How a GPO Benefits Members AND Suppliers

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A GPO (Group Purchasing Organization)—negotiates contracts with major brands in thousands of different categories. They have already leveraged and negotiated contracts that allow YOU to take advantage of savings and service.

The short version—according to Anthony Clervi—is that they help small or mid-cap businesses buy like the big guys. Most (but not all) GPOs are free to join. You jump on contracts that make sense a-la-carte and work directly with the supplier.

Anthony shares that his GPO, Una, often saves businesses 10–20% from the 2,000+ categories in their portfolio—including products AND some services. Those cost savings can spill over into other areas of your business and make a positive impact.

Per Anthony, “Most of the time we’re guiding…and working with our members, just trying to make sure there’s open transparency about the basics of the contract and the agreement and if there is any autonomy, flexibility, or enhancement that can come, whether it be based on a specific member or what a group of members needs.”

So a GPO clearly benefits its members through cost-savings and pre-negotiated supplier relationships. But how does Una benefit their supplier-partners? Their goal is to benefit both their members and supplier-partners—so how do they accomplish that?

Una focuses on what their supplier-partners want and need

Una—as a brand, as a company, from a value-based approach—places high importance on their partners, sometimes more than their members. Why? Because they need that resiliency, they need that trust, and they need that relationship. If you can work with your partners and have a successful track record with them, you start to get treated differently. Suppliers understand that Una goes to bat differently and they treat them well. How you treat your suppliers is key to your success. People want to do business with people that they like.

Anthony shares that the #1 thing they aim to figure out is what the supplier wants and what markets they’re looking to target by asking questions like:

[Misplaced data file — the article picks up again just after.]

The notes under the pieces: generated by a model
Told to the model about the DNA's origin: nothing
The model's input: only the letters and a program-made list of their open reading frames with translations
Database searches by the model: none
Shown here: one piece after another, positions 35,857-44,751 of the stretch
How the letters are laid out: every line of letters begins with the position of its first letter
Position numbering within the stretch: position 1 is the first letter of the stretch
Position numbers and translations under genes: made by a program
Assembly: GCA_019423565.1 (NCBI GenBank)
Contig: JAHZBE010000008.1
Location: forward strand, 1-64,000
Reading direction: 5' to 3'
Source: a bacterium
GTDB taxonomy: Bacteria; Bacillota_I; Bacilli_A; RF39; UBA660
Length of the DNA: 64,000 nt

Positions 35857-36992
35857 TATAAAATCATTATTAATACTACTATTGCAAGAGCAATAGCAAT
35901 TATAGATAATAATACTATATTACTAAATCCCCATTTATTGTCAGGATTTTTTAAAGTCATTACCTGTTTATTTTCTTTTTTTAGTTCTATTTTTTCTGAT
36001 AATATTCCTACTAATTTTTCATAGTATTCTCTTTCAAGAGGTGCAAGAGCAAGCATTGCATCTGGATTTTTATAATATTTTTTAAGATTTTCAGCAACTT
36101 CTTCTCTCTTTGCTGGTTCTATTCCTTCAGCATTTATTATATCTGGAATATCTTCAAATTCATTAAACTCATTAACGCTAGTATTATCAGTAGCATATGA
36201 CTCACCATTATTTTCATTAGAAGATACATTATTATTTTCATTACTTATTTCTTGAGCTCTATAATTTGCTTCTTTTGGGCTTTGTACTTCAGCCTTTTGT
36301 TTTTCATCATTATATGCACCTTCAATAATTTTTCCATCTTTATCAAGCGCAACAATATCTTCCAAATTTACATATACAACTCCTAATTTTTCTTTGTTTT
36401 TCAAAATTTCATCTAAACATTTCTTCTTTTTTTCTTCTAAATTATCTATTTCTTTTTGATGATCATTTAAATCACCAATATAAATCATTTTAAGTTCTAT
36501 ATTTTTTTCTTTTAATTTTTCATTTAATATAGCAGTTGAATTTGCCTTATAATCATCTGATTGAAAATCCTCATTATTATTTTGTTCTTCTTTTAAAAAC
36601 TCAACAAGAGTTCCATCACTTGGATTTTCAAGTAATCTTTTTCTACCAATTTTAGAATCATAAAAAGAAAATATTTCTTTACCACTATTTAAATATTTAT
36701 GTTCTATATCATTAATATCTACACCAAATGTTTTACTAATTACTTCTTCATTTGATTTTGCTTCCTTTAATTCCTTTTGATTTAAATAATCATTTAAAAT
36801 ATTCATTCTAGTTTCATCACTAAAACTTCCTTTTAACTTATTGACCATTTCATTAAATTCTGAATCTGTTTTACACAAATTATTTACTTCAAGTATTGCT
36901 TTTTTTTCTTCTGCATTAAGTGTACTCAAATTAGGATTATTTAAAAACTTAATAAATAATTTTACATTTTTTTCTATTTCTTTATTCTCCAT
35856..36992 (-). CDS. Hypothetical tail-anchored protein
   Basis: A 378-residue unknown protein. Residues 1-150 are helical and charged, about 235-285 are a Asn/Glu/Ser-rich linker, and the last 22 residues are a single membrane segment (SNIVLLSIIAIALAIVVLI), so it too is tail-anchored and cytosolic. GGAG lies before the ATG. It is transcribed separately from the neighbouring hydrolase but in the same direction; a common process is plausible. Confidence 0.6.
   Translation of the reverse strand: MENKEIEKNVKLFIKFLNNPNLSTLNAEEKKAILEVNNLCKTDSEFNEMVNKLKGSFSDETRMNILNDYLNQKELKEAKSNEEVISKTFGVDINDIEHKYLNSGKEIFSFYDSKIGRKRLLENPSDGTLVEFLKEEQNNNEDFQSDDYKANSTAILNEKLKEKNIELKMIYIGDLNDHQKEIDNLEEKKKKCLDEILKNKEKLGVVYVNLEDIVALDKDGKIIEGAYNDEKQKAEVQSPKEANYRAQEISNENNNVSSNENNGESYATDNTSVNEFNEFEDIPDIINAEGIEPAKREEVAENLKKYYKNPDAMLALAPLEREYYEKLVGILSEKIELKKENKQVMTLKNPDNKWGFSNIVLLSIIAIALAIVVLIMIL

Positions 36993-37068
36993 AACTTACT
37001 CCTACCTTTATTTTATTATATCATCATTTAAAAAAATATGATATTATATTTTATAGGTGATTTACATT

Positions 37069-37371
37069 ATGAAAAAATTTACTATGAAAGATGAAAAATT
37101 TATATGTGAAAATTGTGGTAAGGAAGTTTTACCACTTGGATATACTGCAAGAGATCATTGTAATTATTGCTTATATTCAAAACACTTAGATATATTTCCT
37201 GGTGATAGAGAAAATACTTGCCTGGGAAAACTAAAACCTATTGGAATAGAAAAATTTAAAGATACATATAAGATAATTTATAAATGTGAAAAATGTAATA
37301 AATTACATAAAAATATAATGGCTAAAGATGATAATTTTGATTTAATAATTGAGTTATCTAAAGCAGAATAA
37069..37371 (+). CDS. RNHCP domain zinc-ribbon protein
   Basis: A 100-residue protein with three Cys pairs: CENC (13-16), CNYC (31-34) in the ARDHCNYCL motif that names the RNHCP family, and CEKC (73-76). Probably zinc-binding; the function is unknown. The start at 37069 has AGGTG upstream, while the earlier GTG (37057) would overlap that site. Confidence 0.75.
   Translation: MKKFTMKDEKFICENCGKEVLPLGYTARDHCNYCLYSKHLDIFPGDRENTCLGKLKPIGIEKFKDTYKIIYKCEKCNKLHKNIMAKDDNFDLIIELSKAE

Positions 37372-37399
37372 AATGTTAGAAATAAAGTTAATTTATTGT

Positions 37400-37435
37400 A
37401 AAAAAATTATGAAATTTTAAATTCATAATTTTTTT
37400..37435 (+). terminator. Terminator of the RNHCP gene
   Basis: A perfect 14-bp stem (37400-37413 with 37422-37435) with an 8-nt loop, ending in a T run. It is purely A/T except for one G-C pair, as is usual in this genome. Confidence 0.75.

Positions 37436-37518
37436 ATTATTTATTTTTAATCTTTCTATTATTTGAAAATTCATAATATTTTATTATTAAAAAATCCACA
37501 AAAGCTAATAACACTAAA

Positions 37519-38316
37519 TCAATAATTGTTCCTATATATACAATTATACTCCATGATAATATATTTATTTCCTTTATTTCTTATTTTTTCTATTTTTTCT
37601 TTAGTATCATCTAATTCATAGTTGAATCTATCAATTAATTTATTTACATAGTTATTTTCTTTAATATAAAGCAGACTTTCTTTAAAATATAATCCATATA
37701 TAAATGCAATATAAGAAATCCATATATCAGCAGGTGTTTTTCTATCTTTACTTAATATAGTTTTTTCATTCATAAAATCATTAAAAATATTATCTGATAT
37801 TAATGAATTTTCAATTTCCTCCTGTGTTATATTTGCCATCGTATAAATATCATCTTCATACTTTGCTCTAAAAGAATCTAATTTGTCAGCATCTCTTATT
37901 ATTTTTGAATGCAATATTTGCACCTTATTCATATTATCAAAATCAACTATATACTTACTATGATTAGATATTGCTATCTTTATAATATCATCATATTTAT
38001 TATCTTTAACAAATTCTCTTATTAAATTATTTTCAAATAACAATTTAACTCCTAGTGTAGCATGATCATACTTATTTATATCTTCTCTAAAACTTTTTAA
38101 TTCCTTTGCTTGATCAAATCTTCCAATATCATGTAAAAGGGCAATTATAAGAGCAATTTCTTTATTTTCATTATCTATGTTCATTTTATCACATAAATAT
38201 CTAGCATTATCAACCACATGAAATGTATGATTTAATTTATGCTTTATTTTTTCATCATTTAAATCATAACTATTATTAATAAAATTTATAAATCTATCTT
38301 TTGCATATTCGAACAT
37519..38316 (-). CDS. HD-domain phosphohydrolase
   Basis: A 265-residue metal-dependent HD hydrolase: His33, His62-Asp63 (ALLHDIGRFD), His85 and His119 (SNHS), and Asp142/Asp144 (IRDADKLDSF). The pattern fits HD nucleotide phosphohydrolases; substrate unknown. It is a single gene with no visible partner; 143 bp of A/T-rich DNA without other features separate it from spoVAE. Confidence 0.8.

“What markets do you want to serve? What’s an area we should stay away from? What does success look like for you? How do we help—rather than being horizontal—become more vertically focused after target markets that make sense for you?”

Anthony points out that they have “X, Y, Z” committed volume that they can bring into the conversation. Procurement often gets stuck in the mindset of “this is what I want.” Instead, Anthony points out that you need to lead with volume, dollars, and transparency. If you shift from “This is what Una wants” to “This is what our members want.” you begin to open up conversations. It shifts the relationship from short-term thinking to a long-term partnership.

How else do they foster the relationship with suppliers?

Instead of working directly with sales reps, Una will work to escalate their conversations to the higher-ups where money, spend, and volume talks. They foster the relationship with their suppliers by agreeing to commitment upfront. They factor inflation into their deals and make the negotiation a proportionate back-and-forth.

But the landscape is changing. Anthony notes that you can bring other parties into the conversation to bring more value. Oftentimes, bringing another party in can change the conversation for the better.

Their end-goal is to facilitate healthy tension between various supplier partners and the end-user/members. Anthony points out that if they can help their supplier-partners and end-users win, then Una is playing the right role as a facilitator.

Anthony is a big believer in transparency and the power of relationships. That’s why he strives to build strong relationships between his GPO, their suppliers, and their members. Anthony speaks in-depth about the value GPOs can offer and what procurement needs to take advantage of in episode 147 of the Negotiations Ninja podcast. For more helpful information, give it a listen!